Best of Machu Picchu, discover the best tourist attractions in Machu Picchu this is one of the most popular iconic sites in the world among travelers and historians alike. Plan ahead
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Huayna Picchu which in Quechua means “Young Mountain”, is next to the Machu Picchu Mountain (Old Mountain) from here you have a wonderful panoramic view of Machu Picchu ruins, this is an amazing experience you ever had.
We suggest to climb the Huayna Picchu during the dry season is from April/May to October. If you decide to climb another month, you have to be prepared for lots of rain and possibly blocked roads.
The Inca trail is the most famous trek in South America; in just 26 miles (43km) you can enjoy the amazing Mountain View, the cloud-forest, and the stunning of Inca paving stones, on the way. The final destination of the trail is Machu Picchu, the "Lost City of the Incas"; all the tourist gets up early in the morning to se the sun rise and visit the ruins.
To join the Inca trail trek you have to buy a tour with a travel agency and bring the necessary equipment, we suggest to get the entrance tickets to the Inca trail in advance because there are limit spots per day.
Gate of the Sun
Inti punku which in Quechua means “Sun Gate”, is the famous gate that is on the Inca Trail that connects with Machu Picchu. From here is a beautiful view of the Machu Picchu Mountain, the tourists enjoy The Inca trail and of course the last day is the most interesting because this date they get up early in the morning to see the sunrise and visit Machu Picchu.
Temple of the Sun
The Temple of the Sun was used to honor and celebrate the Inti, Which means "The Sun," an important Incan deity. When the sun of the winter solstice enters through the central window, it falls directly on the large ceremonial stone.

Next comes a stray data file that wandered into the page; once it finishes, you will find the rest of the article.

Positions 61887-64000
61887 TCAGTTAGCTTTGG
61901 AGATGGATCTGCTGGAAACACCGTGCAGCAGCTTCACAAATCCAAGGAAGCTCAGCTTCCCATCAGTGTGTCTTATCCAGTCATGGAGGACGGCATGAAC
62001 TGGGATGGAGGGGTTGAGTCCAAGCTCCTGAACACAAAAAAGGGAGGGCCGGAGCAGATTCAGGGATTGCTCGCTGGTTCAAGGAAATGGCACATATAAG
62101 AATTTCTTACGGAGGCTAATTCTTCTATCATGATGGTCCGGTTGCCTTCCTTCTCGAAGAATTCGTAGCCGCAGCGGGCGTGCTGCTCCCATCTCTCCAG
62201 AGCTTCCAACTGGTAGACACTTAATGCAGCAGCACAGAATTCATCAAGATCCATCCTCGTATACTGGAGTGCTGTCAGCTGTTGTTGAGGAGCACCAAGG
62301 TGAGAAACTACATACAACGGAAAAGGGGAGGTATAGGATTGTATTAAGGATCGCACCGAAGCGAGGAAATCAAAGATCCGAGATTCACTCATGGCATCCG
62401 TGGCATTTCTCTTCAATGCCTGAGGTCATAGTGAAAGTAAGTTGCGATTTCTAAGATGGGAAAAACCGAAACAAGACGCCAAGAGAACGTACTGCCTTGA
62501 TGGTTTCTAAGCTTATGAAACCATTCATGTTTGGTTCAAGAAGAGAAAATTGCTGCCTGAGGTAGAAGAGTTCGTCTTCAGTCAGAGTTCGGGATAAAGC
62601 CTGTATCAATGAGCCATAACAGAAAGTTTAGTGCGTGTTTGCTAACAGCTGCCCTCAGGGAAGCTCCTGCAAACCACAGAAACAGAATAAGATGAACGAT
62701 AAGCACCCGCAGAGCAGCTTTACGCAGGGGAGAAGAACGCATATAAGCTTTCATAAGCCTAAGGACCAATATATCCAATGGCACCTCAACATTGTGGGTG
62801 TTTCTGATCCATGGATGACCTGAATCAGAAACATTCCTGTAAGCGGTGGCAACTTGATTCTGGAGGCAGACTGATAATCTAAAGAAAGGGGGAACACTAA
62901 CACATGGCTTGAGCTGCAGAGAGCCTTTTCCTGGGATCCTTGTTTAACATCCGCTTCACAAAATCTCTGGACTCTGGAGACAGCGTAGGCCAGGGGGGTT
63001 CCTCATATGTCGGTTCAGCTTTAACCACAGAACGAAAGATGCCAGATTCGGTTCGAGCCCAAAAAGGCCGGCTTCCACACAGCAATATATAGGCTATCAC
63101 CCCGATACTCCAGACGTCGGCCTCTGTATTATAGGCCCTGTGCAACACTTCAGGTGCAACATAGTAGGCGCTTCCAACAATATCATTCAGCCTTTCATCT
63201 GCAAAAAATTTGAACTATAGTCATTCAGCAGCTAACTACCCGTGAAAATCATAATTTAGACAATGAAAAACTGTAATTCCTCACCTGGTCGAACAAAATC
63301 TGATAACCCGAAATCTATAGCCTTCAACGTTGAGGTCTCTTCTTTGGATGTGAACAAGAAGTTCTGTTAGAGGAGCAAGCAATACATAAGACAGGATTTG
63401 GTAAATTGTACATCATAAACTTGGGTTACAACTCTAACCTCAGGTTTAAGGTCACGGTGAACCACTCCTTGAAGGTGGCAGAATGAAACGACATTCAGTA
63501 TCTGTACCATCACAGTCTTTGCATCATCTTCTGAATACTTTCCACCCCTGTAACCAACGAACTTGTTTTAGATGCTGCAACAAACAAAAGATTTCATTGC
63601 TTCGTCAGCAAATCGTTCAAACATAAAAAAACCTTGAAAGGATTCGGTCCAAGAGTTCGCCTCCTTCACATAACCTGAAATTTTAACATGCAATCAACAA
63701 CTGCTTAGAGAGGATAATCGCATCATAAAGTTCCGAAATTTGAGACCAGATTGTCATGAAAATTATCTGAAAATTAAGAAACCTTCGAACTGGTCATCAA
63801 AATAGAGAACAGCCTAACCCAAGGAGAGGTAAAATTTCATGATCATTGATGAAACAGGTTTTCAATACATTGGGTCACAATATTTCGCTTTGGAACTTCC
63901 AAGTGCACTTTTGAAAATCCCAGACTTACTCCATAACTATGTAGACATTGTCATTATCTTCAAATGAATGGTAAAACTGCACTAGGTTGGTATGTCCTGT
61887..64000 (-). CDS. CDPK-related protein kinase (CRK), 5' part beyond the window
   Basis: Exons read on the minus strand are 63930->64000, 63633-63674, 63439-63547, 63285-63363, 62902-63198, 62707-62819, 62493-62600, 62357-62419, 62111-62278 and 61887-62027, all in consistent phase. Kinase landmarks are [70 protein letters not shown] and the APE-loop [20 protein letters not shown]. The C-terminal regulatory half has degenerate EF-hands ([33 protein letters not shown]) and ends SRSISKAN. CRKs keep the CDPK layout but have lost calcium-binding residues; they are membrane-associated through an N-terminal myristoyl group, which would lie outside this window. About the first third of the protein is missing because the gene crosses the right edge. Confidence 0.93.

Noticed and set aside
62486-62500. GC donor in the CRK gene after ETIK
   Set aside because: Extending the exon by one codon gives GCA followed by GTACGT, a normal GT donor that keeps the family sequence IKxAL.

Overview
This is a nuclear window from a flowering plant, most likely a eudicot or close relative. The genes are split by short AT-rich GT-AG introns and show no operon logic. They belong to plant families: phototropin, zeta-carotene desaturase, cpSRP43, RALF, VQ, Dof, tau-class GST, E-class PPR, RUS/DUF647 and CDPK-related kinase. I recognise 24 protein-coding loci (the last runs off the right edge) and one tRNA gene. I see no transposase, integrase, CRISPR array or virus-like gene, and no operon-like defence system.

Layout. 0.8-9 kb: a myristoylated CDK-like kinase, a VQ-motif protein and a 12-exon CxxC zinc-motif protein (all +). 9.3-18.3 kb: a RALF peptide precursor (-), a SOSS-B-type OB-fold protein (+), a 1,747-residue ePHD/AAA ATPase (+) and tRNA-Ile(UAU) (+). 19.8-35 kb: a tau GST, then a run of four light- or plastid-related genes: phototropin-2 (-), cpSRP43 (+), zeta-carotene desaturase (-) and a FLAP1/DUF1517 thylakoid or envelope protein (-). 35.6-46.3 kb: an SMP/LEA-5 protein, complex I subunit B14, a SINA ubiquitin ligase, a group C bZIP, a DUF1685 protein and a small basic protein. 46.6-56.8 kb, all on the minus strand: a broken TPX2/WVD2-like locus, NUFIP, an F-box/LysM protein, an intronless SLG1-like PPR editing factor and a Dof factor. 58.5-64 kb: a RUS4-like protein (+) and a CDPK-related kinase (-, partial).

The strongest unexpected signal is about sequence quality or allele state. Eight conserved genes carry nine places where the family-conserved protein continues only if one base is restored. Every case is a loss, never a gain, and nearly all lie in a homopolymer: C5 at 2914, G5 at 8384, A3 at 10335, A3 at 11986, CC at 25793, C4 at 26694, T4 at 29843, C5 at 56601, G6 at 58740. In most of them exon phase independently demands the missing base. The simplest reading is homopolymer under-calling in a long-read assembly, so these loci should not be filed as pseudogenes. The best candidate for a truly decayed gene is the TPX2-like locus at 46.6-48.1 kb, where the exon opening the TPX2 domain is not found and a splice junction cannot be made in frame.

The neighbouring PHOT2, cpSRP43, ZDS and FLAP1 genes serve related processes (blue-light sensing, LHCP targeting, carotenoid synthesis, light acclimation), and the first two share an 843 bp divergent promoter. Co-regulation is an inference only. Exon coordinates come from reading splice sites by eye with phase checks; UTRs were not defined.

At sunrise during the summer solstice, the sun's rays flood through the window and illuminate the tower with a precision only the Incas could have executed. Although access inside the temple is not permitted, the outside architecture is spectacular in and of itself.
Wiñay Wayna is an Inca site , closed to Machu Picchu, on an high mountain overlooking the Urubamba River. The name Wiñay Wayna was subsequently given to the ruin by the eminent Peruvian archaeologist, Dr. Julio C. Tello.
A large area of massive agricultural terraces lies just north of the complex. The site's amazing nature, ITS positioning near the Inca Important access road, and the investment Represented by it's architecture Suggests it a place of Some Importance During The Incas time.
Temple of the Three Windows
The temple of the three windows is in the royal sector, where the Inca Pachacuteq may have stayed alongside other members of the nobility.
The Construction in this sanctuary is particularly long with heavy rocks more than 3 tons; this is a characteristic of the Incas architecture.
The Temple of Three Windows, together with the Principal Temple and the Intihuatana, make up what Bingham called the Sacred Plaza.
He believed that the three windows framing the distant mountains - previously five in total - represented the three mythological caves from which the Ayar brothers “children of the sun” stepped into the world.
The Intihuatana Stone
The Intihuatana Stone - along with the rest of Machu Picchu - was built by the Inca, pre-Columbian South America's most advanced civilization. The city was rediscovered in 1911 by American archaeologist Hiram Bingham.
For the Incas the Intihuatana was a ritual stone and it would have probably been used as a kind of clock or calendar.
The Intihuatana Stone is one of three key archeological treasures in Machu Picchu - alongside the Temple of the Sun and the temple of the Three Windows - at the spectacular Inca city fortress. It has been described as the "heart of Machu Picchu."
The temple of the moon in located at the Half-way down the Inca Road from Machu Picchu on the mountain called Huayna Picchu lies the Temple of the Moon. The Temple covers the entire landscape of Huayna Picchu and consists of a set of architecturally enhanced caves, most likely used to hold mummies of important Inca ancestors and provide places for their worship. More stonework embellishes the walls of these caves, some of which are decorated with altars carved into the rock.